On Tuesday the 19th of January the intrepid souls of the Dr Johnson’s House Reading Circle sat down to talk about The Enlightenment. Luckily they were aided in this mammoth task by Roy Porter’s mammoth book Enlightenment: Britain and the Creation of the Modern World.
The book is an expansive look through the long eighteenth century, focussing on the scientists, writers, talkers and doers of the period to make an argument that there was an English Enlightenment, even if it didn’t look much like the version spread by continental philosophes.
With such a large topic, and each of the 22 chapters able to generate a few hours of discussion in itself, the conversation moved quickly from one place to another and rapidly switched back from the sublime to the ridiculous and back again. (I apologise for the ridiculous). One of the key factors of the book is that it is lazy to say The Enlightenment, as there were many different projects all with broadly Enlightenment ideals, creating many kinds of Enlightenment. Whether this was from the rationalisation of Anglican Christianity, the hundreds of different protestant groups or the full atheism of Hume - all held a certain optimism that life, society and human nature may all be understood, and improved.
The book explored the life and thinking of many English people, focussing particularly on the influence of Locke, Bacon and Newton as opening up new vistas of thought; from the improvability of human-kind and society, techniques for exploring the material world and the simple laws of motion - then it explored lives of people like Thomas Day.
Thomas Day was a bit of an all-rounder; hanging out with Erasmus Darwin and the rest of the Lunar Society, writing a bestselling novel, campaigning for the abolition of the slave trade and … training up a wife. Day, unable to find a perfect woman, decided to create one. To do this, he adopted two young girls from orphanages, one for a wife and one as a spare, and tried to train them into the perfect woman. He tried to encourage them to be stoic by dropping hot wax on them and firing blanks at their petticoats. Unsurprisingly, the experiment didn’t work and neither became Mrs Day, lucky for them.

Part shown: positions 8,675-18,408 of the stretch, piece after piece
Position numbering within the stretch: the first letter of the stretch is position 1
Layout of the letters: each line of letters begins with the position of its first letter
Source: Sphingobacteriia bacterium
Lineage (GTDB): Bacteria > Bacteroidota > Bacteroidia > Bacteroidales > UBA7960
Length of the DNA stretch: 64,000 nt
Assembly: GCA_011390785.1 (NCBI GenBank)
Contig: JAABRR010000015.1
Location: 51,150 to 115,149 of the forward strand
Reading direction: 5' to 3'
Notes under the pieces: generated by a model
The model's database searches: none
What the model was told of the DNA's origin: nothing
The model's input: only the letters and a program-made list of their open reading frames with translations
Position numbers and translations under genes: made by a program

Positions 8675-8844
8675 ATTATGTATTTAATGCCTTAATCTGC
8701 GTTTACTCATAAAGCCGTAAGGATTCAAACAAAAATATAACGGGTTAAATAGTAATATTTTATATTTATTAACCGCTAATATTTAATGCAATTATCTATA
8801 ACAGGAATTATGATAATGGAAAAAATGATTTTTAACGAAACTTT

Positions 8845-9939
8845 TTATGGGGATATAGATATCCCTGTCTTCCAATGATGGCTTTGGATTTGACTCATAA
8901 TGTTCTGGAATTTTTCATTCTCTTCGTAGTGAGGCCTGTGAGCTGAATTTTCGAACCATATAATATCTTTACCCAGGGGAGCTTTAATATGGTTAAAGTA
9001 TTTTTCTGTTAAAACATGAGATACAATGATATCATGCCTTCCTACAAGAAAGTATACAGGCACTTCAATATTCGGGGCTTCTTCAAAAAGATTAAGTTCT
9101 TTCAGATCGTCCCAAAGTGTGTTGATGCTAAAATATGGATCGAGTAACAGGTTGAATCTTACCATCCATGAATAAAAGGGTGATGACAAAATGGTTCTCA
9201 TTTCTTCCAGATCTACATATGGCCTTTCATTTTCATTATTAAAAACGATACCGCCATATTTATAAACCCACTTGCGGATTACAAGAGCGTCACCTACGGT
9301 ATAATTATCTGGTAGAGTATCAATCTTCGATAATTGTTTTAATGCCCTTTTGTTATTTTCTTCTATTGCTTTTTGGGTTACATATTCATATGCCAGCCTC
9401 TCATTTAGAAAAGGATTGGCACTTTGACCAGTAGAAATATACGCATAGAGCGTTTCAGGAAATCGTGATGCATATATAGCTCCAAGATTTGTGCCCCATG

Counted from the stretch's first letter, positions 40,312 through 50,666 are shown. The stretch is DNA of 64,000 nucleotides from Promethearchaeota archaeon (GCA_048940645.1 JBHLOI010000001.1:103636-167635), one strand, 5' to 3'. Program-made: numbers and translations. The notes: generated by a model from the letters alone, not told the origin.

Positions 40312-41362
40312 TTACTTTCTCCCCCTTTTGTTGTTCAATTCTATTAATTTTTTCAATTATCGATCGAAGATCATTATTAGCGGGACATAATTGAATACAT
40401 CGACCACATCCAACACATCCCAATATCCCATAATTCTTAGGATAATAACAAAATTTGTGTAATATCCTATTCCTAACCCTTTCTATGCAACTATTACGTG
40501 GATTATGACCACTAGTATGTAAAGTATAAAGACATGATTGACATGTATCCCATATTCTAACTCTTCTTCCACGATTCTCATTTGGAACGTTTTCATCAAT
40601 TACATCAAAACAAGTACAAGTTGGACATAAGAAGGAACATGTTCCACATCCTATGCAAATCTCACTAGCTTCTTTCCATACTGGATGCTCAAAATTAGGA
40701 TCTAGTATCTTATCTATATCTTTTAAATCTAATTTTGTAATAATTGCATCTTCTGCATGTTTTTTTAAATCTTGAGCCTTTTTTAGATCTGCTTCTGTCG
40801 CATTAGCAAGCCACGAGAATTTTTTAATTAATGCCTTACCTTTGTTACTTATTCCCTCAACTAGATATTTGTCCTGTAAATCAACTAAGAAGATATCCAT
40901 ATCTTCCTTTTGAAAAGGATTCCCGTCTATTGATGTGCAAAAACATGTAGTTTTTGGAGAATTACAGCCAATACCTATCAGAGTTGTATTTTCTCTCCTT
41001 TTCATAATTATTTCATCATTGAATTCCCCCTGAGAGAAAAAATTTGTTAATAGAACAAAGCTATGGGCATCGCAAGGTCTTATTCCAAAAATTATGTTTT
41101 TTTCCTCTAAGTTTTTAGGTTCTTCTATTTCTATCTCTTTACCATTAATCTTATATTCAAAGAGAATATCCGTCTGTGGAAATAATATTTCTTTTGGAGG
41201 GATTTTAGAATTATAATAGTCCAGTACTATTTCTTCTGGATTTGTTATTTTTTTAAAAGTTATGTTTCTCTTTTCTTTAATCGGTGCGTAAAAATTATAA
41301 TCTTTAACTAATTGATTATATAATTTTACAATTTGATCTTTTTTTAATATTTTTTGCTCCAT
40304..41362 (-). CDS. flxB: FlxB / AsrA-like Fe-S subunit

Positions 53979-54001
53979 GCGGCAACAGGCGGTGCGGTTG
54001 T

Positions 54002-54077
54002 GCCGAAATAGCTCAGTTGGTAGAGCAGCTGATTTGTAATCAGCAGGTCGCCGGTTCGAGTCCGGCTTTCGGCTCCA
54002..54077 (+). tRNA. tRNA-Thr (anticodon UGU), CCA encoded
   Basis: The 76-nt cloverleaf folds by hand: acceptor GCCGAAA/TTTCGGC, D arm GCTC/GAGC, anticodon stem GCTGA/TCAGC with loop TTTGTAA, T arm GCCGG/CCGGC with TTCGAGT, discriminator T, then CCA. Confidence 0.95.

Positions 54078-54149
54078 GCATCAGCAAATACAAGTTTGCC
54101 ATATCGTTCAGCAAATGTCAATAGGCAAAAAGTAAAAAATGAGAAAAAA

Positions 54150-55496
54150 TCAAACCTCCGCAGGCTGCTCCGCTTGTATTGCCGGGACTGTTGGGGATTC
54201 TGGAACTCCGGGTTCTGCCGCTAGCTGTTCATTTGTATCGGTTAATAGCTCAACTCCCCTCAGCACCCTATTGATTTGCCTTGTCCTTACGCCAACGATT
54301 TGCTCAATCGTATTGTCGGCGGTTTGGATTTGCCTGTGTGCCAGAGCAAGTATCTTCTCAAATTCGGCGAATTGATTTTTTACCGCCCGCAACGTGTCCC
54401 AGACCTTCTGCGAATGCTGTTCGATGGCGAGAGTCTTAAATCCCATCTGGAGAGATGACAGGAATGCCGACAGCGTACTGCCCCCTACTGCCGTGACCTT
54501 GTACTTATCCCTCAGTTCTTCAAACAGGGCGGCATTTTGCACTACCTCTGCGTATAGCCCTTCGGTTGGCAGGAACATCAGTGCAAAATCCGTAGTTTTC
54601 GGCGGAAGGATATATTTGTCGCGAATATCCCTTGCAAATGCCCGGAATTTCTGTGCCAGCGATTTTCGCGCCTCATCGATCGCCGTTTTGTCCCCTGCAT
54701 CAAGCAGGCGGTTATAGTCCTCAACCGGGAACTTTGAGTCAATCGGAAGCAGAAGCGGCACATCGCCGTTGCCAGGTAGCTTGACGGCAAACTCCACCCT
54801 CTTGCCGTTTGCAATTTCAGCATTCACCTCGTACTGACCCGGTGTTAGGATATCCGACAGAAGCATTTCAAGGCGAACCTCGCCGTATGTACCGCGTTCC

There was an interesting discussion about whether Day was manipulating the women, or whether they were playing him. The contract they signed allowed the women a comfortable life if the experiment didn’t work out and could it have been possible that both were holding out not to have to be his dearly beloved?
Day’s attempts at experimentation ended in disaster when he decided to test out a theory that horses didn’t need to be broken to be ridden, he was kicked and died soon after.
In Porter’s book, Day’s story is almost played out for laughs and many sitting round the room wondered whether the book, in trying to argue his case, was rather too optimistic about the whole Enlightenment. We thought he could have included more about how individuals took on enlightenment ideas for themselves. Samuel Johnson being a very good example, a man whose Christian Humanist tendencies struggled with fully accepting the Enlightenment thoughts but whose rational nature couldn’t let him abandon them.
Afterward we all went for some pizza and discussions continued. Is the long eighteenth century a useful time period? When did people start using it? (We reckoned the 1920s) And how many of us had jaunted up to the Isle of Wight at some point?
The waitress told me, with some element of surprise, that the Venezia was the most favoured pizza on our table. Her tone suggested that it was not a particularly popular pizza in general, what is it about Johnson-ites that are attracted to sultanas on pizza? - Now that is the big question.